The added value of collecting information on pain experience when predicting time on benefits for injured workers with back pain

TitleThe added value of collecting information on pain experience when predicting time on benefits for injured workers with back pain
Publication TypeJournal Article
Year of Publication2016
AuthorsSteenstra, IA, Franche, RL, Furlan, AD, Amick, III, B, Hogg-Johnson, S
JournalJournal of Occupational RehabilitationJ Occup Rehab
Volume26
Issue2
Pagination117 - 124
Date Published2016///
RefMan ID (Library)46604
Abstract

Objectives Some injured workers with work-related, compensated back pain experience a troubling course in return to work. A prediction tool was developed in an earlier study, using administrative data only. This study explored the added value of worker reported data in identifying those workers with back pain at higher risk of being on benefits for a longer period of time. Methods This was a cohort study of workers with compensated back pain in 2005 in Ontario. Workplace Safety and Insurance Board (WSIB) data was used. As well, we examined the added value of patient-reported prognostic factors obtained from a prospective cohort study. Improvement of model fit was determined by comparing area under the curve (AUC) statistics. The outcome measure was time on benefits during a first workers' compensation claim for back pain. Follow-up was 2 years. Results Among 1442 workers with WSIB data still on full benefits at 4 weeks, 113 were also part of the prospective cohort study. Model fit of an established rule in the smaller dataset of 113 workers was comparable to the fit previously established in the larger dataset. Adding worker rating of pain at baseline improved the rule substantially (AUC = 0.80, 95 % CI 0.68, 0.91 compared to benefit status at 180 days, AUC = 0.88, 95 % CI 0.74, 1.00 compared to benefits status at 360 days). Conclusion Although data routinely collected by workers' compensation boards show some ability to predict prolonged time on benefits, adding information on experienced pain reported by the worker improves the predictive ability of the model from 'fairly good' to 'good'. In this study, a combination of prognostic factors, reported by multiple stakeholders, including the worker, could identify those at high risk of extended duration on disability benefits and in potentially in need of additional support at the individual level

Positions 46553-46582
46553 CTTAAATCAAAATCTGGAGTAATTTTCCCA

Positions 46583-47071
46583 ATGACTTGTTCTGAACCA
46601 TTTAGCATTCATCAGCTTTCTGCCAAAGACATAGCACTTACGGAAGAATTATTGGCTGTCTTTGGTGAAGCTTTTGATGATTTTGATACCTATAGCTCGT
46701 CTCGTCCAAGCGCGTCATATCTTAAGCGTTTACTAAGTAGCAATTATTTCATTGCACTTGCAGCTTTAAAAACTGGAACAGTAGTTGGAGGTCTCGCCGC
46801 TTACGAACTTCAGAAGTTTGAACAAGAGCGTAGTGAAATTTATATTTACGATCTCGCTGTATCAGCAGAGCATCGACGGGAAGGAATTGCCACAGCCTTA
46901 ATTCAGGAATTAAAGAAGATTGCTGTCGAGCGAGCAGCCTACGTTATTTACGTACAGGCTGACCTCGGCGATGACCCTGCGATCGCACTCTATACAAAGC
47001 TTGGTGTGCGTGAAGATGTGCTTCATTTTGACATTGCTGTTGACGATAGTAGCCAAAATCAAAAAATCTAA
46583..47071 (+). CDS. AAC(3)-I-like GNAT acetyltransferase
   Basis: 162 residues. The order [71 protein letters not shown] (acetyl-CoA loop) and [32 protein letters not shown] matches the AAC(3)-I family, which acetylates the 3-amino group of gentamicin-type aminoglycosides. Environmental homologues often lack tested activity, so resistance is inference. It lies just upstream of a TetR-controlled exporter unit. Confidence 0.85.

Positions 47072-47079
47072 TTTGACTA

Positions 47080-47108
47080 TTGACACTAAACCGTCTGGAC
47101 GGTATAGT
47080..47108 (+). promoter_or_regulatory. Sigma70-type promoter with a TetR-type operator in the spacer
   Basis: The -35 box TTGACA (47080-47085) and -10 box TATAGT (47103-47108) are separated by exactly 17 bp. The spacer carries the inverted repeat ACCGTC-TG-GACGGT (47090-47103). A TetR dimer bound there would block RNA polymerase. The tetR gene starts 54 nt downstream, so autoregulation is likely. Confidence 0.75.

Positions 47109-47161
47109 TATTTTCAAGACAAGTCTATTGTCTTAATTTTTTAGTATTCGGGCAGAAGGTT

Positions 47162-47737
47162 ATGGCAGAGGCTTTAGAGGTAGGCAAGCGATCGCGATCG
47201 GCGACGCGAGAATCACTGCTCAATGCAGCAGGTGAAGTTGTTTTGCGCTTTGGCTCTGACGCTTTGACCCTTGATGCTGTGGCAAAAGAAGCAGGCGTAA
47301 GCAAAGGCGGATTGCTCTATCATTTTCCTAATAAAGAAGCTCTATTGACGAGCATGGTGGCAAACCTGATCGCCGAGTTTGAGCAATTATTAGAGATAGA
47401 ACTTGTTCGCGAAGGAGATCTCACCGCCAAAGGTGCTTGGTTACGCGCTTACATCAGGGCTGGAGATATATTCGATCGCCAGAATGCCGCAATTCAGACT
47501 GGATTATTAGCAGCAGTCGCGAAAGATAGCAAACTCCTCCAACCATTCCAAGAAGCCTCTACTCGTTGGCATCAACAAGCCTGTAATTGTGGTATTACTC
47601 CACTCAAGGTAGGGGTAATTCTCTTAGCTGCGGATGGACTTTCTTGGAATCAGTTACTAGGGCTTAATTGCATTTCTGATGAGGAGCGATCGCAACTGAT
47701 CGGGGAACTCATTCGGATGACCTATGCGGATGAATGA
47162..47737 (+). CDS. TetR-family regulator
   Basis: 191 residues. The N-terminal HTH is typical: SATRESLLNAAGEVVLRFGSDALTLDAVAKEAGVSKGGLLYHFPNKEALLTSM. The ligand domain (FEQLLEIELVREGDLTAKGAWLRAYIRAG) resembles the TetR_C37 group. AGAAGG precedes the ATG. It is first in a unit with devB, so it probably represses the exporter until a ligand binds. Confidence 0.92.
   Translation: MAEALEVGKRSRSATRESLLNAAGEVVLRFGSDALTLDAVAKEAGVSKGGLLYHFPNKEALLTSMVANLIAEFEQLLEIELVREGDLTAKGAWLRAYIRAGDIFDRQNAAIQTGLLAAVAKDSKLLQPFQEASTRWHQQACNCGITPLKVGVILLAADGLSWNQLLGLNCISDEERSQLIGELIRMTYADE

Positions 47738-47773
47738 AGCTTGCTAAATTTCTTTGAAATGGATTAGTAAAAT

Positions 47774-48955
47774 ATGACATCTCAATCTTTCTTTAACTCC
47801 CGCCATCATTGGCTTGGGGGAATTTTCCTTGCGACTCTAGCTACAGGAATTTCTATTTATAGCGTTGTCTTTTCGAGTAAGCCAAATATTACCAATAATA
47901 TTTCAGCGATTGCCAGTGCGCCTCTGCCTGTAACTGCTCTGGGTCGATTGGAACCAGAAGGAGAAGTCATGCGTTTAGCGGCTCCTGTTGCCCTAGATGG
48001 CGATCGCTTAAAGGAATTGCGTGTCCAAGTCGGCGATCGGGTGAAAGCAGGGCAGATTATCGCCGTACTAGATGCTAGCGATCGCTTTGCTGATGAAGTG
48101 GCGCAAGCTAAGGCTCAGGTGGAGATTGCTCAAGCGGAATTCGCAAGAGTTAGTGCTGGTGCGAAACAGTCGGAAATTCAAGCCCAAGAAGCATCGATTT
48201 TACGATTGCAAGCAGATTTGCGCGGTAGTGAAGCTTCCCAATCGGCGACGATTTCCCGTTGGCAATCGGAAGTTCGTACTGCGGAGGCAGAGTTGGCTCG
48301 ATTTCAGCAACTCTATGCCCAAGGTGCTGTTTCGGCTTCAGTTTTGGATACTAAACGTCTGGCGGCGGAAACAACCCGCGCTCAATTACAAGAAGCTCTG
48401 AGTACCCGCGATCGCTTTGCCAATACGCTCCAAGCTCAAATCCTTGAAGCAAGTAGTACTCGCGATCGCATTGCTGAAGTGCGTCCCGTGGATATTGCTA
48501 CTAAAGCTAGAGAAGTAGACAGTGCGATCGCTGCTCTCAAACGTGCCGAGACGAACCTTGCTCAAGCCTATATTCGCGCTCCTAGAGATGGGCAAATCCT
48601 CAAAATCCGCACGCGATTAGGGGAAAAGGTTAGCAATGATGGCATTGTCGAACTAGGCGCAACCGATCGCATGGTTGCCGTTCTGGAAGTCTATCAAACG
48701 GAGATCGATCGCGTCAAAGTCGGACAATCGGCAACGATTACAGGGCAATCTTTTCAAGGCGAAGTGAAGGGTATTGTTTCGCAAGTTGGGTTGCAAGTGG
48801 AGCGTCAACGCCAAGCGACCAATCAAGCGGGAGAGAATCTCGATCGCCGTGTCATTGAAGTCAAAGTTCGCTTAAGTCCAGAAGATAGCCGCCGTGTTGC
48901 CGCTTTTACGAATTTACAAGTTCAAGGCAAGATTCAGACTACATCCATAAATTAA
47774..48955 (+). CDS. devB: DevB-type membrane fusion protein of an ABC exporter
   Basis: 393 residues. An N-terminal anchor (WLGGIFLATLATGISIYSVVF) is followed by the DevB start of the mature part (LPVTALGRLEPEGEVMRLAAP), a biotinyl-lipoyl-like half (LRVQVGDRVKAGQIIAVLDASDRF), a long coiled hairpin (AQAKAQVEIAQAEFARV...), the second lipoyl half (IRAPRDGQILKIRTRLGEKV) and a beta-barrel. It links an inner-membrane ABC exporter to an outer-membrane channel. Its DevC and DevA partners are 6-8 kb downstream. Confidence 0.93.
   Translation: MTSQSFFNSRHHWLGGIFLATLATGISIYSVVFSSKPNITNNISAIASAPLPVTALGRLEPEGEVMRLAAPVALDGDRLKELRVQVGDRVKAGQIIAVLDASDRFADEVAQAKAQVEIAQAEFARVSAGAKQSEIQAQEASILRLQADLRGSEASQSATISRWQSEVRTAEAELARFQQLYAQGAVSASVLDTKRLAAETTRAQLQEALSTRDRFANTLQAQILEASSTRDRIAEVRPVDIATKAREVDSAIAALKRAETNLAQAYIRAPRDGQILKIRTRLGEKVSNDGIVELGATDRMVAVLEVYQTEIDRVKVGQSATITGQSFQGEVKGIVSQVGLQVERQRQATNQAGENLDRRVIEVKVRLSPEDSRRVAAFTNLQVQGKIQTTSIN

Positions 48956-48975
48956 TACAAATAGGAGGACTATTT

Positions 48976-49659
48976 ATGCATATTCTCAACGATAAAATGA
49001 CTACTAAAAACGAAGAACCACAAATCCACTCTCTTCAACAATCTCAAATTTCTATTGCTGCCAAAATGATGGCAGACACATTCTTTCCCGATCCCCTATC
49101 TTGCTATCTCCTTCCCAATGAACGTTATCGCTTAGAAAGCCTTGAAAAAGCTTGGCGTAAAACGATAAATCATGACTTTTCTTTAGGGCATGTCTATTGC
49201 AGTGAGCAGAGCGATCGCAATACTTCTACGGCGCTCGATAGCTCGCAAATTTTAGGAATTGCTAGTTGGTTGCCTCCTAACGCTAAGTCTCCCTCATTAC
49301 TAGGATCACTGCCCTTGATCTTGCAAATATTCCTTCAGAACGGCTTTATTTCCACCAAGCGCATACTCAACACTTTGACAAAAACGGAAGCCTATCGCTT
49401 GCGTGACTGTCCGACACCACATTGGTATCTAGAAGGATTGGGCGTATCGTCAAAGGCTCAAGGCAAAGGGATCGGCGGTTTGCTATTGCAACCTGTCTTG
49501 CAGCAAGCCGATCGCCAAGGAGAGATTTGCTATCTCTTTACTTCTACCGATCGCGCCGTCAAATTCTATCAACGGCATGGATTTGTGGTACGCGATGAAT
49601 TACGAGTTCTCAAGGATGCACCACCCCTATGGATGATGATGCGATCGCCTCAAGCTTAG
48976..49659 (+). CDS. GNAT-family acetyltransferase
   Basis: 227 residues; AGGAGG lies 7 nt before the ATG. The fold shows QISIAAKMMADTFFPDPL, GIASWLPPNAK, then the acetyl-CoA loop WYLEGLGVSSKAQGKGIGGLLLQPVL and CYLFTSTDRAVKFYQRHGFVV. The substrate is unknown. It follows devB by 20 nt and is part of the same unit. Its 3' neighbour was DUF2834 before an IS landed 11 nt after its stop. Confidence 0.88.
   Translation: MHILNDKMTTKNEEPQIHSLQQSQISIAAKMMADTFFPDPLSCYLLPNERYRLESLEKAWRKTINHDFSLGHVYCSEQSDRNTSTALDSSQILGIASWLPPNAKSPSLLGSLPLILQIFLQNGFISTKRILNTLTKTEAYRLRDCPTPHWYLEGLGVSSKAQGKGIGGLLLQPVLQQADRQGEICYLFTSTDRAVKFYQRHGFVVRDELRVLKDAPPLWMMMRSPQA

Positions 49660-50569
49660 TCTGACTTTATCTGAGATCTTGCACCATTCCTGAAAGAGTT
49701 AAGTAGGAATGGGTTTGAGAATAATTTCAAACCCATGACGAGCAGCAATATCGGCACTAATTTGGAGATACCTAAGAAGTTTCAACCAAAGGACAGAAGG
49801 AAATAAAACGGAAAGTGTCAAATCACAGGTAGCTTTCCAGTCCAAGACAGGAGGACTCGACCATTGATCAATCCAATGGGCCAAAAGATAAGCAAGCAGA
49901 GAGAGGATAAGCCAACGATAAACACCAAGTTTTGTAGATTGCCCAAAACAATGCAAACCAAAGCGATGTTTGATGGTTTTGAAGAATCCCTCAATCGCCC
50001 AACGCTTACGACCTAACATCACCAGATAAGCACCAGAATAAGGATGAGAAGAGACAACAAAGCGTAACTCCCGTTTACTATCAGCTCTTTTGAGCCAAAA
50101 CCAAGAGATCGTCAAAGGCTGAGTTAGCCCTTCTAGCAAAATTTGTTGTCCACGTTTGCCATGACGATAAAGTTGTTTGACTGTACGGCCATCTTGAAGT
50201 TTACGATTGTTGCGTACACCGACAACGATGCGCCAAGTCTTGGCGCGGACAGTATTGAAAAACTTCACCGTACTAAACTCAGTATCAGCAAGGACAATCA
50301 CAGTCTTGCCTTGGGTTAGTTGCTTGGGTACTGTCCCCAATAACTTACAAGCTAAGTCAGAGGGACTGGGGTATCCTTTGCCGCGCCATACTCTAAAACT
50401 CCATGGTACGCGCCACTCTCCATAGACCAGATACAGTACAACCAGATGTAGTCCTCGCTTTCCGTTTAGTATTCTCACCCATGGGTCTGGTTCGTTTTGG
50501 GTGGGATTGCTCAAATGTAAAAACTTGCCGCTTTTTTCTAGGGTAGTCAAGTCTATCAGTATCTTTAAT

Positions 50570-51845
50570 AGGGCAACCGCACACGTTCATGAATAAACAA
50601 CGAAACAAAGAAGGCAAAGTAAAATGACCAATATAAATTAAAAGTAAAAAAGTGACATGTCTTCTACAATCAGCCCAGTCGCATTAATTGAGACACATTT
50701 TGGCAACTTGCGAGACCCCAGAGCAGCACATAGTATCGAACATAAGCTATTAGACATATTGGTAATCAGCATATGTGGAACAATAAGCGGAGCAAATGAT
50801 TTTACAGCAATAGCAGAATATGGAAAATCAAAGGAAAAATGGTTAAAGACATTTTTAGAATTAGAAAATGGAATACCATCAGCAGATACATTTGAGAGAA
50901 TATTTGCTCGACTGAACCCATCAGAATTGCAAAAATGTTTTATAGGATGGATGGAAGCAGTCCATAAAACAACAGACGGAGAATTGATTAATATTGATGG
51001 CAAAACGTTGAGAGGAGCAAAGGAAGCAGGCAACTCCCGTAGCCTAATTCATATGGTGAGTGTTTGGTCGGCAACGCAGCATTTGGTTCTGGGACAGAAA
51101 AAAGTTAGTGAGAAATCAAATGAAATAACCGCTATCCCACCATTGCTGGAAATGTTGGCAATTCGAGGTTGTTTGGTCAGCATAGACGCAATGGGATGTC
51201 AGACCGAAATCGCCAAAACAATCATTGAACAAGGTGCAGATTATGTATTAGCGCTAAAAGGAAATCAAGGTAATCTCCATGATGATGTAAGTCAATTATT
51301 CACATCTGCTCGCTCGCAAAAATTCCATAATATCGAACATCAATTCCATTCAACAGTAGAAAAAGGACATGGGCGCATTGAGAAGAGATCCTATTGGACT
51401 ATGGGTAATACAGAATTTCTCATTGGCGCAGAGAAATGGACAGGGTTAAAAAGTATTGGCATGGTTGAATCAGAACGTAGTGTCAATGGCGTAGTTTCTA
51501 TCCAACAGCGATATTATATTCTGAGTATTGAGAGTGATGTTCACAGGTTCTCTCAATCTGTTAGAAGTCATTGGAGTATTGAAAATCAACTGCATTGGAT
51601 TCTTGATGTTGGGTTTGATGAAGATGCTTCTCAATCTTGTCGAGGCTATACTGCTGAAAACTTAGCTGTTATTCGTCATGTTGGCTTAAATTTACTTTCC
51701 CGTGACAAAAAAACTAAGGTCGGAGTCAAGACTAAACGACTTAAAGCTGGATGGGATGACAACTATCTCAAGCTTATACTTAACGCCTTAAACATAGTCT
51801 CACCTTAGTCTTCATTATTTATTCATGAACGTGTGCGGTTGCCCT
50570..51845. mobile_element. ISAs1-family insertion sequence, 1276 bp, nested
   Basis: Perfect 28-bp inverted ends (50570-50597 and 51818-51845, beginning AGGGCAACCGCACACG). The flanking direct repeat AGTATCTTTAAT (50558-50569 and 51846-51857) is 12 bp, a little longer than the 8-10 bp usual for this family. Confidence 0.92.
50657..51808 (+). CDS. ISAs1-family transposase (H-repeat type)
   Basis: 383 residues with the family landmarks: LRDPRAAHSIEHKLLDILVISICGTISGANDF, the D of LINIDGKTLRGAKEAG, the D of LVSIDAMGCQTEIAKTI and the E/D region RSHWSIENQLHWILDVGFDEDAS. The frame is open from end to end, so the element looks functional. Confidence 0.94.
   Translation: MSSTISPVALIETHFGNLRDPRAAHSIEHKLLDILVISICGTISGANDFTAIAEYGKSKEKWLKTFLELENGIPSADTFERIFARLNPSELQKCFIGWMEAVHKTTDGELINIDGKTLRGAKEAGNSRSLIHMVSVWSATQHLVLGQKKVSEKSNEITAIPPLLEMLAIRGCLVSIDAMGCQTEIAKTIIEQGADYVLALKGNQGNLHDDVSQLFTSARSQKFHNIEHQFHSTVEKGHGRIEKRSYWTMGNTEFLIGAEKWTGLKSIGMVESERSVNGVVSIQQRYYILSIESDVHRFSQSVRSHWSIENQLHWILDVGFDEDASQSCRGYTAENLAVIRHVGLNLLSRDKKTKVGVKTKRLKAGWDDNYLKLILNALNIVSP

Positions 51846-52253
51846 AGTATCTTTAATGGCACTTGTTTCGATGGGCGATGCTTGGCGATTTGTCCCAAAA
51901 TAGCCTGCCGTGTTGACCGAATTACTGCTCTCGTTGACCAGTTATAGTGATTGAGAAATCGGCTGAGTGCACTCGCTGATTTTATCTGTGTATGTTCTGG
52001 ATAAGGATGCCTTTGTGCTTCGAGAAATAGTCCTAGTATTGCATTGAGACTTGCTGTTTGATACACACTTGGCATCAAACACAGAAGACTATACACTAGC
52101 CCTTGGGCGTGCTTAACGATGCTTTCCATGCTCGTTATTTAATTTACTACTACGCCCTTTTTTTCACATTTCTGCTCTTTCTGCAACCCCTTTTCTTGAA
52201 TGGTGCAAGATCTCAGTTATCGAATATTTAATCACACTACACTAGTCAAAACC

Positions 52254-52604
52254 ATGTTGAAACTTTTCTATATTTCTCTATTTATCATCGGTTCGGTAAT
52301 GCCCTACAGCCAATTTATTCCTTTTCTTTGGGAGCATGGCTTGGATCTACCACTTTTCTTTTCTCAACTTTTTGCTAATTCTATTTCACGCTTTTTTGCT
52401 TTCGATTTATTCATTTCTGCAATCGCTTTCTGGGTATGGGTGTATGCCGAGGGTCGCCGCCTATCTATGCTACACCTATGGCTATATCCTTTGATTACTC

DOI10.1007/s10926-015-9592-3
Reprint EditionIN FILE
Citation Key46604